Type of Document Master's Thesis Author Malde, Manthan URN etd-11132009-081957 Title Thermomechanical Modeling and Optimization of Friction Stir Welding Degree Master of Science in Industrial Engineering (M.S.I.E.) Department Construction Management and Industrial Engineering Advisory Committee
Advisor Name Title Liao, T. Warren Committee Chair Egbelu, Pius J. Committee Member Wahab, Muhammad A. Committee Member Keywords
- regression analysis
- improved harmony search algorithm
- surrogate models
Date of Defense 2009-11-09 Availability unrestricted AbstractThis thesis research implemented an existing thermomechanical model of friction stir welding process, and studied the surrogate model-based optimization approach to obtain optimal process parameters for the modeled friction stir welding process. As an initial step, the thermomechanical model developed by Zhu and Chao for friction stir welding of 304L stainless steel was replicated using ANSYS. The developed model was then used to conduct parametric studies to understand the effect of various input parameters like total rate of heat input, welding speed and clamping location on temperature distribution and residual stress in the workpiece. With the data from the simulated model, linear and nonlinear surrogate models were constructed using regression analysis to relate the selected input process parameters with response variables. Constrained optimization models were formulated using surrogate models and optimization of process parameters for minimizing cost and maximizing throughput was carried out using improved harmony search algorithm. To handle the constraints, Debís parameter-less penalty method was used and implemented in the algorithm.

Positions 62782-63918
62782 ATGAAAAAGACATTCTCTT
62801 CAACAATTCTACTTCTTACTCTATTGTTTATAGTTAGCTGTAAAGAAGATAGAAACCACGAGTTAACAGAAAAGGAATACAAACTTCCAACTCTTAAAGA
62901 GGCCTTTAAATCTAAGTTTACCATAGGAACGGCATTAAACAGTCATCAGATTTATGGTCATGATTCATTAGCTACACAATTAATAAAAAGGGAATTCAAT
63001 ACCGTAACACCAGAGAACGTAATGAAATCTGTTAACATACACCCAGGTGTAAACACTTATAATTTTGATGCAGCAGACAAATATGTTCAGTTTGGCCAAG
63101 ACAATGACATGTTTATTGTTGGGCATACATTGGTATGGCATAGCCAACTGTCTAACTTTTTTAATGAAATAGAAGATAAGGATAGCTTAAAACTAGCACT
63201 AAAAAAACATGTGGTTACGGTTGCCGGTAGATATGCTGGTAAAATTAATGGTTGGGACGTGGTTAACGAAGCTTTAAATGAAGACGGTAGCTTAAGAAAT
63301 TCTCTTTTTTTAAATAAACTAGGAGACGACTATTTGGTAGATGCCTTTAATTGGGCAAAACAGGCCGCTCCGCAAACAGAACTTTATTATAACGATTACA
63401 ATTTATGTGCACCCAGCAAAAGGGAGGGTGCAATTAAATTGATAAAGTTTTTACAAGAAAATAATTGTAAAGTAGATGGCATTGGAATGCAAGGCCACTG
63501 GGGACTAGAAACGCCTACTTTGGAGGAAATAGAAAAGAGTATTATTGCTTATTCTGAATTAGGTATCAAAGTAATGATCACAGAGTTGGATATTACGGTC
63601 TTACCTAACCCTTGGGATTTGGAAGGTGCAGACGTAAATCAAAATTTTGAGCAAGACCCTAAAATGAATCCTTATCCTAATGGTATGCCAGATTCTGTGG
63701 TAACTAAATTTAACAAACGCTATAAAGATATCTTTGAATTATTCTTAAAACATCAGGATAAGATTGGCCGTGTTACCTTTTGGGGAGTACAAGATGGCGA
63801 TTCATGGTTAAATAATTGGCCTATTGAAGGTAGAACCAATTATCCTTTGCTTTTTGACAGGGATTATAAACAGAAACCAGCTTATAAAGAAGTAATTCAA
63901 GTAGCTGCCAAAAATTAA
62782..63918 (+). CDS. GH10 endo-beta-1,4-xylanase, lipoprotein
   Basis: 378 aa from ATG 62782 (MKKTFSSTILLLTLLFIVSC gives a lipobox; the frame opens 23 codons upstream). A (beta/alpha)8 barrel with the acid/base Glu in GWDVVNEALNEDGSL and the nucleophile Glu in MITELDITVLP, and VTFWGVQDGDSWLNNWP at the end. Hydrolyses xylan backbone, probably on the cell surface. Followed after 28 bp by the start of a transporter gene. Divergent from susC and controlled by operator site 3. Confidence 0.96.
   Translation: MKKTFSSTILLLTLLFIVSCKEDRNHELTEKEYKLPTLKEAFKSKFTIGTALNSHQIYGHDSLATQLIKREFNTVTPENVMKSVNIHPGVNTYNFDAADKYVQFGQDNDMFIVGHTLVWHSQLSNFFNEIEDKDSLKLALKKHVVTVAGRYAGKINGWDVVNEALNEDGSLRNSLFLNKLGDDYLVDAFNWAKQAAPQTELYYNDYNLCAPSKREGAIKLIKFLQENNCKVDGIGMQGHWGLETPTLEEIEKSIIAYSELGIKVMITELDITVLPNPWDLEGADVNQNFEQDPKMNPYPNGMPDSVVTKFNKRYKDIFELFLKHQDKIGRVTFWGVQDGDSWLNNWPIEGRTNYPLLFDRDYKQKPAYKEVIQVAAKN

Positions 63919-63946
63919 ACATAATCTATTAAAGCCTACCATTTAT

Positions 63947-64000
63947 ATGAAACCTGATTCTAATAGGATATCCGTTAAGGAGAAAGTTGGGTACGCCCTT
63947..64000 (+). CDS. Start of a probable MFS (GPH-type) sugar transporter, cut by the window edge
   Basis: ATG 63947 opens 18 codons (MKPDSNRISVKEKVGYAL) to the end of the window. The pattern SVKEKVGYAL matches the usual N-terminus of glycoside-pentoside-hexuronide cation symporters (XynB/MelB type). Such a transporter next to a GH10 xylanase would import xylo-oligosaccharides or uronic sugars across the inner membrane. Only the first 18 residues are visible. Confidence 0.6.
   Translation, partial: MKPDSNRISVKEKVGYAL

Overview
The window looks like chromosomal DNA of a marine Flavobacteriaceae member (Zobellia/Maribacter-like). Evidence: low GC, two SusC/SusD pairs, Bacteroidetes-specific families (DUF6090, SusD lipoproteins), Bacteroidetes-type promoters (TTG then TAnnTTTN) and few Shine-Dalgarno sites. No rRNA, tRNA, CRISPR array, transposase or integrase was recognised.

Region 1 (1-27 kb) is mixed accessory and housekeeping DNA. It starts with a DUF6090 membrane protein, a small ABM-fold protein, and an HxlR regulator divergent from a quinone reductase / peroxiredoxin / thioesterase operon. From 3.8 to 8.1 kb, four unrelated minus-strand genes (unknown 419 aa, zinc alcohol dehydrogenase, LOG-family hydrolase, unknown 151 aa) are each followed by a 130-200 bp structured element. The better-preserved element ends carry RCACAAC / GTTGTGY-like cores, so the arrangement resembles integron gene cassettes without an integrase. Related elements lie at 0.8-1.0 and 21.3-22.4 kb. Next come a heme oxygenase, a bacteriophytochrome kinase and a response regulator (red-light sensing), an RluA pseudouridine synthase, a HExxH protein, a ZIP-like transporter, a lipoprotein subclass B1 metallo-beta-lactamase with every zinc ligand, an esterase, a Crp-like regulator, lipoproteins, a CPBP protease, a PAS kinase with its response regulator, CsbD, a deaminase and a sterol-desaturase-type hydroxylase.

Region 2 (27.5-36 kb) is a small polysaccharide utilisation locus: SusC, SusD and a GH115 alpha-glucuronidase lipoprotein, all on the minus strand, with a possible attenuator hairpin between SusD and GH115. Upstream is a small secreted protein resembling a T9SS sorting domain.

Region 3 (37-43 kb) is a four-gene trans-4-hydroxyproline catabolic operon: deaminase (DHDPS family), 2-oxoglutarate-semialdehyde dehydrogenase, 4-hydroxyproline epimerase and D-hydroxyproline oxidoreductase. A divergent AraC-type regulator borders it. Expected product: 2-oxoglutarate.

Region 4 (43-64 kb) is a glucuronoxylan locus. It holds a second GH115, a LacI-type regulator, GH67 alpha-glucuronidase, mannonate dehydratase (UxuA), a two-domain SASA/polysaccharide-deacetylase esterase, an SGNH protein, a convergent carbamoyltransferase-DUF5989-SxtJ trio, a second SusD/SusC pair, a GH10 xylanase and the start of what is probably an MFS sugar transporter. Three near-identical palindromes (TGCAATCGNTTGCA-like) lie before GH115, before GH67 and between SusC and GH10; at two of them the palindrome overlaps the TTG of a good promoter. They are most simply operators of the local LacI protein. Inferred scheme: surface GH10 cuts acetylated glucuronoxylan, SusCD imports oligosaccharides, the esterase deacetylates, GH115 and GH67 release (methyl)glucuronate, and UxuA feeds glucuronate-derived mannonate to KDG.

It is learned from this research that: (1) heat input is mainly constrained by the lower bound of the temperature for making good welds; (2) the optimal welding speed must balance the loss of heat input and the gain in productivity; (3) clamping closer to the weld is better than away from the weld in terms of lowering the peak residual stresses. Moreover, the nonlinear surrogate models resulted in a slightly better optimal solution than the linear models when wide temperature range was used. However, for tight temperature constraints, optimization on linear surrogate models produced better results. The implemented improved harmony search algorithm seems not able to converge to the best solution in every run. Nevertheless, the non-converged solution it found was very close to the best.
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